Friday February 17 – Thursday February 23

Featured Film:

Noir City at the SIFF Egyptian

Eddie Muller’s annual festival of 35mm film noir returns to the Egyptian this week. This year’s theme is heist movies, and the titles range from John Huston’s The Asphalt Jungle to 2015’s Victoria. Muller always puts on a great show, a mix of recognized classics, under-known gems and genuine oddities. Among this year’s lineup, I’ve seen and recommend the following: The Killing, The Ladykillers, The Taking of Pelham 1-2-3,  and Rififi. The ones I haven’t seen that I’d line up for include: Charley Varrick, Cruel Gun Story, Violent Saturday, Straight Time and Blue Collar.

Playing This Week:

AMC Alderwood:

Confidential Assigmment (Kim Sung-hoon) Fri-Thurs
I Am Not Your Negro (Raoul Peck) Fri-Thurs Our Review

Ark Lodge Cinemas:

I Am Not Your Negro (Raoul Peck) Fri-Thurs Our Review

Central Cinema:

Citizen Kane (Orson Welles, 1941) Fri-Weds Our Review
Eternal Sunshine of the Spotless Mind (Michel Gondry, 2004) Fri-Weds

SIFF Egyptian:

Noir City Film Festival Fri-Weds Full Program

Grand Cinema:

Paterson (Jim Jarmusch) Fri-Thurs Our Review Our Other Review
Toni Erdmann (Maren Ade) Fri-Thurs Our Review Our Other Review
Oscar Nominated Animated Shorts (Various) Sat Only
Willy Wonka & the Chocolate Factory (Mel Stuart, 1971) Sat Only Free
Oscar Nominated Documentary Shorts (Various) Tues Only
I, Claude Monet (Phil Grabsky) Thurs Only

Grand Illusion Cinema:

Fire at Sea (Gianfranco Rosi) Fri-Thurs
The Love Witch (Anna Biller) Sat Only Our Review 35mm
Saturday Secret Matinees: Presented by the Sprocket Society (Various directors & years) Sat Only 16mm
Antarctica: Ice & Sky (Luc Jacquet) Sat, Mon & Tues Only
Deep Inside Annie Sprinkle (Annie Sprinkle, 1981) Weds Only
Confessions from the War (Leon Shahabian) Thurs Only Work-in-Progress

Landmark Guild 45th:

Oscar Nominated Live-Action Shorts (Various) Fri-Thurs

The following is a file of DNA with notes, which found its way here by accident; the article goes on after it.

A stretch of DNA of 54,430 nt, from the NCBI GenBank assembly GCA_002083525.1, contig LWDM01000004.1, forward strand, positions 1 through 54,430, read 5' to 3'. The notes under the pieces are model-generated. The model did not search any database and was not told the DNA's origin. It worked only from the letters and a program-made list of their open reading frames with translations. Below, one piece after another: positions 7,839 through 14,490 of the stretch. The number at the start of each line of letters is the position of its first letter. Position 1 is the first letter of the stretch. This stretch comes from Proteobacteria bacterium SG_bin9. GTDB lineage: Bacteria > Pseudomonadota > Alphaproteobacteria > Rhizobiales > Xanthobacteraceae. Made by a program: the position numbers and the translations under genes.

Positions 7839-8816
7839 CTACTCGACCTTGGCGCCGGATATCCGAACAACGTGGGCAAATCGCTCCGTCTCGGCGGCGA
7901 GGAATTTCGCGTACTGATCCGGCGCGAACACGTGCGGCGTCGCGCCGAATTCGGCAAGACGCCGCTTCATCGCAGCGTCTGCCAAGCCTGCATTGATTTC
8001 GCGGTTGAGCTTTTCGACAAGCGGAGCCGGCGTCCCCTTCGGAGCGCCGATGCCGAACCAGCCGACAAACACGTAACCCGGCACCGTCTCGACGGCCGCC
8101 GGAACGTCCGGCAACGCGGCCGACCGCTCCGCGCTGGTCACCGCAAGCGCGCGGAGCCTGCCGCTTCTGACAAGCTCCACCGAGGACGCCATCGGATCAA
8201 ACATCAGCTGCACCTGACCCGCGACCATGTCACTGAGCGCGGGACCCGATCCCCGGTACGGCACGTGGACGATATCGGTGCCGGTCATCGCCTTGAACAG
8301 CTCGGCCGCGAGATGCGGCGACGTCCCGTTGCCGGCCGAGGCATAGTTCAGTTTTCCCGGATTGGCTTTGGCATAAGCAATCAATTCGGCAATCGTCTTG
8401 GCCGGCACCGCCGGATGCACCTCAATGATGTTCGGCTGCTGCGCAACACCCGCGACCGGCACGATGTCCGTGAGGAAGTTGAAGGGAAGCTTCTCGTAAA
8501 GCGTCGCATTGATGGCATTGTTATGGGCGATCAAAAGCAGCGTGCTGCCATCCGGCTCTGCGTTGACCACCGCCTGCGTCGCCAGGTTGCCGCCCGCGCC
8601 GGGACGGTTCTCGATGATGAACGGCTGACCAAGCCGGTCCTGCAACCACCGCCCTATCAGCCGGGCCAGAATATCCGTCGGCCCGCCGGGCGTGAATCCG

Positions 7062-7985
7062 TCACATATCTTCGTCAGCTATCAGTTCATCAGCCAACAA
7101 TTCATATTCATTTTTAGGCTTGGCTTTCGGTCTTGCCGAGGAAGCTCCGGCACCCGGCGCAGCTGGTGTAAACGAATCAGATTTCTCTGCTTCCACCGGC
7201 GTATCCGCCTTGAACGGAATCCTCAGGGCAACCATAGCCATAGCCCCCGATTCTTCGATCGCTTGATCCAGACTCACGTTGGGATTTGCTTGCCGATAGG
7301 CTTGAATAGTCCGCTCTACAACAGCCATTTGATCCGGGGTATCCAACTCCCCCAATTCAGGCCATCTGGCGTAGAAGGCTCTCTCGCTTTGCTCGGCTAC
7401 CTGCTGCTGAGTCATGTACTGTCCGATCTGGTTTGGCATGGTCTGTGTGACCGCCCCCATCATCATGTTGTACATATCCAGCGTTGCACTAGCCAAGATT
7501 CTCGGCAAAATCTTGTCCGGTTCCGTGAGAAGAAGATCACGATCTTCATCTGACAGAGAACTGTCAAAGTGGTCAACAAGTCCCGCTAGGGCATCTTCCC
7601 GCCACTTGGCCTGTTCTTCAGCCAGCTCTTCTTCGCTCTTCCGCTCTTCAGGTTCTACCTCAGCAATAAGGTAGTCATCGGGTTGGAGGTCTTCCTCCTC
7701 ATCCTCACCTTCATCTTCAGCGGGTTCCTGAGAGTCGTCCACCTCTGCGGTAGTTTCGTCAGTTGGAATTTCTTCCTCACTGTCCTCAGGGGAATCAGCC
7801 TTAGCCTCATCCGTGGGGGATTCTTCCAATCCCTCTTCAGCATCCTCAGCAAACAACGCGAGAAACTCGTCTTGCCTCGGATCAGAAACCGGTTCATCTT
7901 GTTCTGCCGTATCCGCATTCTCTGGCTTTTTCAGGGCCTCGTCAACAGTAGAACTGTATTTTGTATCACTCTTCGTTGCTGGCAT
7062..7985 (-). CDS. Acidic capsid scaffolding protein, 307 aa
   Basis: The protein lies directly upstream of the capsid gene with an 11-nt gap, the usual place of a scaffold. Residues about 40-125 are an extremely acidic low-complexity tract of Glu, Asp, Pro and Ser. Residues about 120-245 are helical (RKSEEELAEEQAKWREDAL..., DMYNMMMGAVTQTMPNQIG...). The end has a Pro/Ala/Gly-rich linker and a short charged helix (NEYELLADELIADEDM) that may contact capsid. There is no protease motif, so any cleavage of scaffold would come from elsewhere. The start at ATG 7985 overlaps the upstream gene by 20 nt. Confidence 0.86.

Oscar Nominated Animated Shorts (Various) Fri-Thurs
20th Century Women (Mike Mills) Fri-Thurs

Cinemark Lincoln Square:

The Ghazi Attack (Sankalp Reddy) Fri-Thurs
Irada (Aparnaa Singh & Nishant Tripathi) Fri-Thurs
Running Shaadi (Amit Roy) Fri-Thurs
Jolly LLB 2 (Subhash Kapoor) Fri-Thurs

Northwest Film Forum:

The Son of Joseph (Eugène Green) Fri-Sun Only
The 2017 South Asian International Documentary Festival Sat & Sun Only Full Program
Trends in Latin American Experimental Animation Mon Only Curators in Attendance
Daughters of the Dust (Julie Dash, 1991) Weds & Thurs Only Our Review
UNCODE at the Forum Thurs Only
Seattle Asian American Film Festival Starts Thurs Full Program

AMC Pacific Place:

Cook Up a Storm (Raymond Yip) Fri-Thurs
Journey to the West: The Demons Strike Back (Tsui Hark) Fri-Thurs Our Review
Duckweed (Han Han) Fri-Thurs

Regal Parkway Plaza:

I Am Not Your Negro (Raoul Peck) Fri-Thurs Our Review
Oscar Nominated Live-Action Shorts (Various) Fri-Thurs
Oscar Nominated Animated Shorts (Various) Fri-Thurs
My Ex and Whys (Cathy Garcia-Molina) Fri-Thurs
Singam 3 (Hari) Fri-Thurs
Dangal (Nitesh Tiwari) Fri-Thurs

Seattle Art Museum:

The Conformist (Bernardo Bertolucci, 1970) Thurs Only

AMC Southcenter:

Everybody Loves Somebody (Catalina Aguilar Mastretta) Fri-Thurs

Sundance Cinemas:

The Red Turtle (Michaël Dudok de Wit) Fri-Thurs
I Am Not Your Negro (Raoul Peck) Fri-Thurs Our Review
Neruda (Pablo Larraín) Fri-Thurs Our Review
Oscar Nominated Documentary Shorts (Various) Fri-Thurs

SIFF Uptown:

Toni Erdmann (Maren Ade) Fri-Thurs Our Review Our Other Review
I Am Not Your Negro (Raoul Peck) Fri-Weds Our Review
Oscar Nominated Live-Action Shorts (Various) Fri-Thurs
Oscar Nominated Animated Shorts (Various) Fri-Thurs
Titanic (James Cameron, 1997) Sun Only

In Wide Release:

The Great Wall (Zhang Yimou) Our Review
John Wick: Chapter 2 (Chad Stahelski) Our Review
Resident Evil: The Final Chapter (Paul WS Anderson) Our Review
Split (M. Night Shyamalan) Our Review
Hidden Figures 
(Theodore Melfi) Our Review
Fences (Denzel Washington) Our Review
La La Land (Damien Chazelle) Our Review
Moonlight 
(Barry Jenkins)  Our Review
Arrival (Denis Villeneuve) Our Review
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The Great Wall (Zhang Yimou, 2016)

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The Great Wall, an experiment in co-production between Hollywood and China, opens with the spinning globe of the Universal Studios logo, its computer-generated image rotating slowly as it zooms in on the eponymous defensive fortification, helpfully orienting the hoped-for American audience by showing them where exactly the nation of China is located. Matt Damon is our audience surrogate, a white man on the road to China to trade for (that is, steal) gunpowder, heretofore undiscovered in Christendom. He encounters The Wall and learns that it is designed not to defend against the horse archers of the Mongolian steppes, but rather vicious alien lizards that hatch every 60 years and attempt to eat everything in sight: half giant iguana, half locust, half cicada. The well-organized and color-coordinated Chinese soldiers manning The Wall are initially suspicious of Damon and his friend, played by Pedro Pascal, but eventually they join the fight in a series of entertaining spectacles leavened by a few moments of such beauty that you remember that this is a Zhang Yimou film after all.

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